strengthened

national institutions

weakened
strengthened

SLM/ land degradation knowledge

reduced
improved

conflict mitigation

worsened
improved

Ecological impacts

Water cycle/ runoff

surface runoff

increased
decreased

excess water drainage

reduced
improved
Soil

soil moisture

decreased
increased

soil cover

reduced
improved

soil loss

increased
decreased

soil organic matter/ below ground C

decreased
increased
Other ecological impacts

Carbon sequestration

decreased
increased

Loss of nutrients (through leaching)

improved
reduced

Biodiversity enhancement

decreased
increased
Comments/ specify:

Above and below ground

Soil structure

reduced
imporved

Organic matter depletion (in certain sandy soils)

increased
decreased

Reliance on herbicides

increased
decreased

6.2 Off-site impacts the Technology has shown

downstream flooding

increased
reduced

downstream siltation

increased
decreased

groundwater/ river pollution

increased
reduced

wind transported sediments

increased
reduced

6.4 Cost-benefit analysis

How do the benefits compare with the establishment costs (from land users’ perspective)?
Short-term returns:

negative

Long-term returns:

positive

How do the benefits compare with the maintenance/ recurrent costs (from land users' perspective)?
Short-term returns:

positive

Long-term returns:

very positive

6.5 Adoption of the Technology

Comments:

There is a strong trend towards spontaneous adoption of the Technology

Comments on adoption trend: Extent of adoption depends on farm size, enterprise & soil type. From 10% in 95, approx 40% of arable land in Eng is currently (04) under conservation agriculture/cultivation tillage.

Additional info: Farmers involved adopted the system without incentives other than those of timeliness, lower cost, speedier crop establishment, reduced soil erosion & benefits to wildlife. There is significant growing spontaneous adoption: the extent of adoption depends on farm size, enterprise & soil type. Editors’ comments: Conservation agriculture is rapidly catching on throughout the world. While most attention has been focussed on the Americas, a revolution is taking place in Europe also. In England, for example, around 40% of the large scale arable area is now under CA – a rise from just 10% a decade ago. CA helps to minimise costs and reduce local, and global, environmental impacts. This is a case from a leading proponent of CA in England. Comparative case studies are documented from Morocco, Australia and Kenya.

6.7 Strengths/ advantages/ opportunities of the Technology

Strengths/ advantages/ opportunities in the land user’s view
Increases soil biota (more than doubling earthworm mass) and biodiversity generally (nearly doubling the number of different organisms)

How can they be sustained / enhanced? Maintain system over time to maximise these benefits.
Strengths/ advantages/ opportunities in the compiler’s or other key resource person’s view
Lowers recurrent soil tillage costs – mainly due to reduction in fuel use (down by about one third) and labour (saving around one person day per hectare)

How can they be sustained / enhanced? Spread over greater area to maximise cost reduction.
ncreases overall farm yield (and income) by speeding up land preparation in autumn, allowing a larger area to be planted as winter crops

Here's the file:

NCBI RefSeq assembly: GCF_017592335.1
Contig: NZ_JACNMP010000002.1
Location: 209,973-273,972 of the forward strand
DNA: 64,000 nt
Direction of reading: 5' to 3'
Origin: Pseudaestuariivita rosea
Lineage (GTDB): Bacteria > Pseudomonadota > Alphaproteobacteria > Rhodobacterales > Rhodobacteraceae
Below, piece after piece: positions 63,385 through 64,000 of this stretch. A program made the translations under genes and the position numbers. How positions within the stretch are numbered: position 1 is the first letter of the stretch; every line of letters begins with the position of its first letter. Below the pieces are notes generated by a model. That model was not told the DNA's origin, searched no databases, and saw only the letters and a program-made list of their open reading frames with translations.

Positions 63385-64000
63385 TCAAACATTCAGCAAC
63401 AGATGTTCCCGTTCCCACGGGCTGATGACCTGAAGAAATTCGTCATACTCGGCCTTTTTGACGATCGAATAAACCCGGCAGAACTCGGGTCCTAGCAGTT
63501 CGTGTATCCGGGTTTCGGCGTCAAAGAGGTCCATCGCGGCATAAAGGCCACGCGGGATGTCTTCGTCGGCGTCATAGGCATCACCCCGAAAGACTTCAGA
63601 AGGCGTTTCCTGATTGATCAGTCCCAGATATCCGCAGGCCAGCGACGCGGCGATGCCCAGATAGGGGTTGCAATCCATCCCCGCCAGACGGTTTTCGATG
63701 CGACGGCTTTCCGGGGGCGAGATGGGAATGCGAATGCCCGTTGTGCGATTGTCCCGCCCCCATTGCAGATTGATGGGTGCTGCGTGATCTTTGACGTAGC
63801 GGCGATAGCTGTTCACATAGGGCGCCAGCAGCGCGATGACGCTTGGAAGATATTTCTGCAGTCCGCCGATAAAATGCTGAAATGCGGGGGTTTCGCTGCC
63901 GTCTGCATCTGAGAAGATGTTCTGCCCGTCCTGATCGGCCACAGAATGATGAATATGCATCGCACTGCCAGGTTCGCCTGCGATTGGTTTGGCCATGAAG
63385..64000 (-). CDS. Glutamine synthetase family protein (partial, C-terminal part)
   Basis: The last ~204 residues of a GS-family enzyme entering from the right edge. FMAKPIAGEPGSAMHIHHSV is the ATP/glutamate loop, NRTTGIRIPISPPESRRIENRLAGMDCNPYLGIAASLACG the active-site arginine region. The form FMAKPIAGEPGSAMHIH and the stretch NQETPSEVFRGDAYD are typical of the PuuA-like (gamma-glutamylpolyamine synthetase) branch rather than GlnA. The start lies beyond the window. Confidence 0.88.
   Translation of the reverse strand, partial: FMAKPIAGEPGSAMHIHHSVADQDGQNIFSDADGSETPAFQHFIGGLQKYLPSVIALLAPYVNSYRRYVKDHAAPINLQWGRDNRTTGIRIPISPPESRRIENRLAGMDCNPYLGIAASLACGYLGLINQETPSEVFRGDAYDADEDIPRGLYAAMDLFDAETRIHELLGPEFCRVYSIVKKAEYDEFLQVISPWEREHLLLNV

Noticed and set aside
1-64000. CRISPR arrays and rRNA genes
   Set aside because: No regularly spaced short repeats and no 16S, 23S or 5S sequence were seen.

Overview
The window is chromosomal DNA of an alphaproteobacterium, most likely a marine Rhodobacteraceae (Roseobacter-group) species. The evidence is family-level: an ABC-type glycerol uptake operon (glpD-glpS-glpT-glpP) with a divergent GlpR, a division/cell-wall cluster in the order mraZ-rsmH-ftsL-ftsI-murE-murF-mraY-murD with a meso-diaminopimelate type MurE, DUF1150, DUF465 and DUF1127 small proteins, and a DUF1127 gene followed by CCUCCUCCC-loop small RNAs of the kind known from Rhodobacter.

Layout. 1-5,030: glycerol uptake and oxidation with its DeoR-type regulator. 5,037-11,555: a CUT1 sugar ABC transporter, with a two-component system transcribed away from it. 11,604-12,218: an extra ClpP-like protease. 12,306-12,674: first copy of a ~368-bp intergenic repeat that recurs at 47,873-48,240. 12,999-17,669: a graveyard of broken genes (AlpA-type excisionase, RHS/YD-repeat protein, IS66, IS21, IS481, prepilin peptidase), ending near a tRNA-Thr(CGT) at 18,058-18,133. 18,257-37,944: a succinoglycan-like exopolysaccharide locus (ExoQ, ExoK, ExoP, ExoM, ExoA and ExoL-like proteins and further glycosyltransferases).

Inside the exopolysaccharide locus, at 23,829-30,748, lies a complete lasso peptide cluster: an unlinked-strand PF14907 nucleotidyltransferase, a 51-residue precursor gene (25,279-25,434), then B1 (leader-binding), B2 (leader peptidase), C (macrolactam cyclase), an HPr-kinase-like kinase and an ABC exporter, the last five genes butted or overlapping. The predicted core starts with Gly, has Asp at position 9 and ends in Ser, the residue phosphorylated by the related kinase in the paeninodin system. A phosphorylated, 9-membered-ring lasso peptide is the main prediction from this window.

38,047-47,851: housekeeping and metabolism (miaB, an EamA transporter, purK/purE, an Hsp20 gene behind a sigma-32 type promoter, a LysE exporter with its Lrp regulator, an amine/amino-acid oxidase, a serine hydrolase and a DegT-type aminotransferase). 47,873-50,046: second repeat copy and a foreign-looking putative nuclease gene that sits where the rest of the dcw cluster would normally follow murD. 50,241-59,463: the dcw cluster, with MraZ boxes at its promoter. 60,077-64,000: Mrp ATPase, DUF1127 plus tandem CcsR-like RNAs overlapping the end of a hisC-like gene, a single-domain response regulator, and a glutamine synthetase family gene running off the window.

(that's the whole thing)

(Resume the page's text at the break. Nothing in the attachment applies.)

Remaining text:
How can they be sustained / enhanced? Ditto.
Improves soil structure and physical properties in various ways

How can they be sustained / enhanced? Maintain system over time to maximise these benefits.
Reduces runoff (by a half), soil erosion (by two thirds), and leaching of nutrients (by three quarters) thus decreasing movement of phosphates and nitrates to streams and rivers

How can they be sustained / enhanced? To improve further, combine with other measures such as adding organic matter or growing green manures and cover crops.
Increases soil buffering capacity against climatic extremes (especially rainfall) through maintaining surface cover and building up soil organic matter

How can they be sustained / enhanced? Maintain system over time to maximise these benefits.

6.8 Weaknesses/ disadvantages/ risks of the Technology and ways of overcoming them

Weaknesses/ disadvantages/ risks in the compiler’s or other key resource person’s view How can they be overcome?
Increased growth of grass weeds and thus greater cost of herbicides Use ‘stale seedbeds’ – surface tillage immediately post-harvest to induce weed germination – followed by spraying. Crop rotation, spring cropping, occasional ploughing (every few years as necessary).
Not suitable for all soil types (not appropriate on some sandy soils) Don’t introduce/promote CA indiscriminately.
Excessive surface trash/crop residues Good chopping, then spreading and incorporation.
Problems with slugs Drill seed deeper, ensure good seed-to-soil
Surface compaction in the early stages of conversion to conservation agriculture Appropriate loosening of soil, using tined implement.

7. References and links

7.1 Methods/ sources of information

7.2 References to available publications

Title, author, year, ISBN:

Soil Management Initiative/Department for Environment, Food and Rural Affairs (DEFRA) A guide to managing crop
establishment.. (undated).

Available from where? Costs?

SMI, UK (www.smi.org.uk)

Title, author, year, ISBN:

Soil Management Initiative Improved soil management for agronomic and environmental
gain.. (undated).

Available from where? Costs?

SMI, UK(www.smi.org.uk)

Title, author, year, ISBN:

Soil Management Initiative/Väderstad Target on establishment: innovation for the future of farming.. (undated).

Available from where? Costs?

SMI, UK(www.smi.org.uk)